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Oncotarget. 2018 Jun 26;9(49):29146-29161. doi: 10.18632/oncotarget.25635. eCollection 2018 Jun 26.

Regulation of the interferon-gamma (IFN-γ) pathway by p63 and Δ133p53 isoform in different breast cancer subtypes.

Author information

1
Pathology Department, University of Otago, Dunedin, New Zealand.
2
Maurice Wilkins Centre for Molecular Biodiscovery, University of Auckland, Auckland, New Zealand.
3
Priority Research Centre for Cancer Research, Innovation and Translation, School of Biomedical Sciences and Pharmacy, Faculty of Health and Medicine, The University of Newcastle, Calvary Mater Hospital, Waratah NSW, Australia.
4
Department of Molecular Medicine and Pathology, University of Auckland, Auckland, New Zealand.
5
Children's Medical Research Institute, The University of Sydney, Westmead, NSW, Australia.

Abstract

The TP53 family consists of three sets of transcription factor genes, TP53, TP63 and TP73, each of which expresses multiple RNA variants and protein isoforms. Of these, TP53 is mutated in 25-30% of breast cancers. How TP53 mutations affect the interaction of TP53 family members and their isoforms in breast cancer is unknown. To investigate this, 3 independent breast cancer cohorts were stratified into 4 groups based on oestrogen receptor (ER) and TP53 mutation status. Using bioinformatic methodologies, principal signalling pathways associated with the expression of TP53 family members were identified. Results show an enrichment of IFN-γ signalling associated with TP63 RNA in wild type TP53 (wtTP53), ER negative (ER-) tumours and with Δ133TP53 RNA in mutant TP53 (mTP53) ER positive (ER+) tumours. Moreover, tumours with low IFN-γ signalling were associated with significantly poorer patient outcome. The predicted changes in expression of a subset of RNAs involved in IFN-γ signalling were confirmed in vitro. Our data show that different members of the TP53 family can drive transcription of genes involved in IFN-γ signalling in different breast cancer subgroups.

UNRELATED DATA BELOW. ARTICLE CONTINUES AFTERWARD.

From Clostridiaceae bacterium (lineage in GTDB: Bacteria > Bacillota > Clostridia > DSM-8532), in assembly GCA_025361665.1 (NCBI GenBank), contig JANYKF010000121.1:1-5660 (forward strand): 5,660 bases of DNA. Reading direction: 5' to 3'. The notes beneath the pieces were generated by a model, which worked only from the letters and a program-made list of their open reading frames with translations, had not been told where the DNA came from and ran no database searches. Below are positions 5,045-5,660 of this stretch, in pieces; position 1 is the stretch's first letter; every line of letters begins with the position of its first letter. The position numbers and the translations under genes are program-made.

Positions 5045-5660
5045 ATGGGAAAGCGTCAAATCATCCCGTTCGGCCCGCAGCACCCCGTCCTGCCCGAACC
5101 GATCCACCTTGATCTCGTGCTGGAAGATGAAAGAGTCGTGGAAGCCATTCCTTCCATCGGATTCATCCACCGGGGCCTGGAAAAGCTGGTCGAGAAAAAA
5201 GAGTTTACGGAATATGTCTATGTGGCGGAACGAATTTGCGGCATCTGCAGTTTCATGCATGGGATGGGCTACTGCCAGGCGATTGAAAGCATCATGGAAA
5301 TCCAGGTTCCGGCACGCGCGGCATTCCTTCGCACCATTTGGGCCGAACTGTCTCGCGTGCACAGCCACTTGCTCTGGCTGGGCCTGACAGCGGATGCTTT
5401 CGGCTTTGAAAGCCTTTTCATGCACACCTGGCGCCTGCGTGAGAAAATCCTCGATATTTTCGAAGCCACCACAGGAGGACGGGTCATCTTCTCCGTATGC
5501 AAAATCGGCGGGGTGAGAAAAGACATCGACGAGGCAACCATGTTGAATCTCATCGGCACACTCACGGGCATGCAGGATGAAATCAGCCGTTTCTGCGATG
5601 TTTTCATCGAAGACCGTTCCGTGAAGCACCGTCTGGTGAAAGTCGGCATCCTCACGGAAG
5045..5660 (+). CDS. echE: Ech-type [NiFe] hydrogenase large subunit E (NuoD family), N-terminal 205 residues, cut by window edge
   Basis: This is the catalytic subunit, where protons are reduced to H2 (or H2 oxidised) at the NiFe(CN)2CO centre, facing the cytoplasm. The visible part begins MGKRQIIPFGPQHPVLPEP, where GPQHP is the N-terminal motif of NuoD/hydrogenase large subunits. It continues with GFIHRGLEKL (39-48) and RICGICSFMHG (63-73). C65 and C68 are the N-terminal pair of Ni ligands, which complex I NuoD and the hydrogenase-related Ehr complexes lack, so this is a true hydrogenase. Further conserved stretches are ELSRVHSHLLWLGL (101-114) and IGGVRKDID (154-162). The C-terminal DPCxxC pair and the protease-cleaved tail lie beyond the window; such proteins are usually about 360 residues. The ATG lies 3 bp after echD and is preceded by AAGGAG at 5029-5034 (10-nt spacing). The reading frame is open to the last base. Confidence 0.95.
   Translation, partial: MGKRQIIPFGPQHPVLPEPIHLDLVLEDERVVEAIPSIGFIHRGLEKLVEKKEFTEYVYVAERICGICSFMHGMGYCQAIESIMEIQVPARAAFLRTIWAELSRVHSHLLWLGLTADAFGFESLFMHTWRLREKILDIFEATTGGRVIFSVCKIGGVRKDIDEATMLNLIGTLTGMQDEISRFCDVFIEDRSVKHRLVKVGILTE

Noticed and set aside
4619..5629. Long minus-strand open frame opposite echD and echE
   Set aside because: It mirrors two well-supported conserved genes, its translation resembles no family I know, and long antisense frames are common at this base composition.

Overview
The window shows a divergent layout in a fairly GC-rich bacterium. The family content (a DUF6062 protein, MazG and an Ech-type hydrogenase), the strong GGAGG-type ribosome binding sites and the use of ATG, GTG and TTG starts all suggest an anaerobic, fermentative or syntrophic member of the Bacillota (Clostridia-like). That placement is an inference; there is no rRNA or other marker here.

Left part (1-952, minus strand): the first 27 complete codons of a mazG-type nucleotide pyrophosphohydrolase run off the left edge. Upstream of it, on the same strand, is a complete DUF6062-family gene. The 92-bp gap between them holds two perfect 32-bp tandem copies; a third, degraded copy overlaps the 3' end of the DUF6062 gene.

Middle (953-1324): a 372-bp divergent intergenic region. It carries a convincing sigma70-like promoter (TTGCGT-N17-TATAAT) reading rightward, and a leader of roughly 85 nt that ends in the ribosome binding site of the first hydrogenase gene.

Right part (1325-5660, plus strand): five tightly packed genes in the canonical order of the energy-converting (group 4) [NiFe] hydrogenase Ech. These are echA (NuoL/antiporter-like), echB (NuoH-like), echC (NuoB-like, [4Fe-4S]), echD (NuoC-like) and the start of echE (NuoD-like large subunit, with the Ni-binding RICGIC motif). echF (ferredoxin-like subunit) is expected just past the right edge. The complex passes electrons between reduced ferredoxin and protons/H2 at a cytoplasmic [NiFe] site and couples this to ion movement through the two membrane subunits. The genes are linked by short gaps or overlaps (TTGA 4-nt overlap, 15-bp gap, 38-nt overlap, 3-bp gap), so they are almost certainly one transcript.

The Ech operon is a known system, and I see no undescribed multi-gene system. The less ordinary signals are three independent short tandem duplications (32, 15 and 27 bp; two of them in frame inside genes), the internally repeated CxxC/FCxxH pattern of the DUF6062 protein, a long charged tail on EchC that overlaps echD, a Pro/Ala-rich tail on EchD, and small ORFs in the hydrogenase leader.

KEYWORDS:

TP53; TP63; breast cancer; immune response; isoforms

Conflict of interest statement

CONFLICTS OF INTEREST The authors declare that they have no competing interests.

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